When it comes to authentic and delicious Mexican cuisine, Rick Bayless knows what he’s doing. The famed chef and restaurateur is known for his numerous prestigious achievements, from winning the title of Bravo’s Top Chef Masters to his Public TV series, Mexico – One Plate as a Time. The man is a legend, and everything he cooks is equally legendary, turning the simplest condiment, like pickled onions, into something extraordinary.
This time, he’s blessed the world with his incredible salsa macha recipe, a nutty, tangy salsa that’s used typically as a topping for dishes instead of a dipping sauce. The salsa’s origins are debated, with hints of both Mexican and Asian touches, and the combination is remarkable. Made from dried chilis, crushed peanuts, garlic, and oil, salsa macha is perfect atop any number of dishes, from seafood to steak and everything in between.
- 1 1/2 cups olive oil
- 1/2 cup peeled garlic cloves
- 1/2 cup raw peanuts
- 2 ounces dried chiles, stemmed, seeded, and cut into roughly 1/2-inch pieces (start with guajillo and/or cascabel chiles with a few arbol chiles)
- 2-3 tablespoons untoasted sesame seeds
- 2 tablespoons vinegar (balsamic or another dark vinegar)
- 1/4 cup water
- 1/2 teaspoon Kosher salt
- In a medium saucepan, heat oil over medium-low, add garlic and peanuts.
- Cook gently, stirring occasionally, until garlic starts to soften and peanuts are slightly golden, about 10 minutes.
- Add chiles and sesame seeds, stirring until fragrant.
- Add vinegar, water, and salt. Stir for an additional minute, then remove from heat and allow to cool.
- Using an immersion or regular blender, pulse the mixture until the chiles, garlic, and peanuts are in small pieces.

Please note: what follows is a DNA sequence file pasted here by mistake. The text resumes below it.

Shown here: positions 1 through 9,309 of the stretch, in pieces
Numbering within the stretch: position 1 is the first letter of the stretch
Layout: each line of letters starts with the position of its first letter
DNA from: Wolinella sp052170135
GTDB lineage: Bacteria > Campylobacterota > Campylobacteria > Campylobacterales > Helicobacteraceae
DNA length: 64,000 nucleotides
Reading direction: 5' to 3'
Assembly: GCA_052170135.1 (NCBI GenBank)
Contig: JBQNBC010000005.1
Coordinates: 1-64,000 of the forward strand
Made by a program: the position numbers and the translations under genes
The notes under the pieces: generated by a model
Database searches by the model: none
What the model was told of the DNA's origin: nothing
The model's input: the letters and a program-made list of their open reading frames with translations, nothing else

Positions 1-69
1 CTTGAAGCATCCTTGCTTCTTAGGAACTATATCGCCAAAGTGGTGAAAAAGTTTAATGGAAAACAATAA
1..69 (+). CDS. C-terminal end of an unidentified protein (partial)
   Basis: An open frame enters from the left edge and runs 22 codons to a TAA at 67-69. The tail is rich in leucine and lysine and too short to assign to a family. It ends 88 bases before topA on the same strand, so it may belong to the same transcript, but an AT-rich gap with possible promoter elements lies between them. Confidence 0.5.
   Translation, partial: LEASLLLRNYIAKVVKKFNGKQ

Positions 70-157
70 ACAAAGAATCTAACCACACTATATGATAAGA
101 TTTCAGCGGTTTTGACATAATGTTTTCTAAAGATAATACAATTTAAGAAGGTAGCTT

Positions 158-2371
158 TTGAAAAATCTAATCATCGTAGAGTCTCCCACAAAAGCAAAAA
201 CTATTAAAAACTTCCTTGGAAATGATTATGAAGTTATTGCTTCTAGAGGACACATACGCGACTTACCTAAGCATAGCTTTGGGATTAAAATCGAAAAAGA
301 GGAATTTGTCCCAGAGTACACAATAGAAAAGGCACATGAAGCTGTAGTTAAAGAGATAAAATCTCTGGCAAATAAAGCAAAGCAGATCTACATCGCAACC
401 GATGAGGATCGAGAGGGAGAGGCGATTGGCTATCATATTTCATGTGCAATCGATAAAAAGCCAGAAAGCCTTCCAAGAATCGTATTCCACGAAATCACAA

- Salsa macha can be made with a wide variety of chilis, depending on flavor and heat preference. In his video, Chef Bayless says that this salsa was likely originally made using only arbol chilis, which are intensely hot. Depending on your desired heat level, you can add more or less of these. Feel free to mix and match dried chilis, depending on what you like.
- Vinegar choice is another part of this salsa recipe that’s completely customizable. Chef Bayless explains that he prefers to use a darker vinegar like balsamic or sweet sherry, but if you prefer to leave out the vinegar punch, you can do that as well.
- The water may seem like a needless addition, but the purpose it serves is essential in this salsa macha recipe as it will dissolve the salt and, therefore, help the other flavors to meld. Salt is unable to dissolve in oil, so the addition of water will dissolve the salt, which is crucial for optimum flavor.
- The consistency of salsa macha shouldn’t be completely smooth. To ensure authenticity, be sure to leave it slightly textured.
- When storing, place your salsa in a sealed container in the cupboard, ensuring the oil completely covers the rest of the ingredients.
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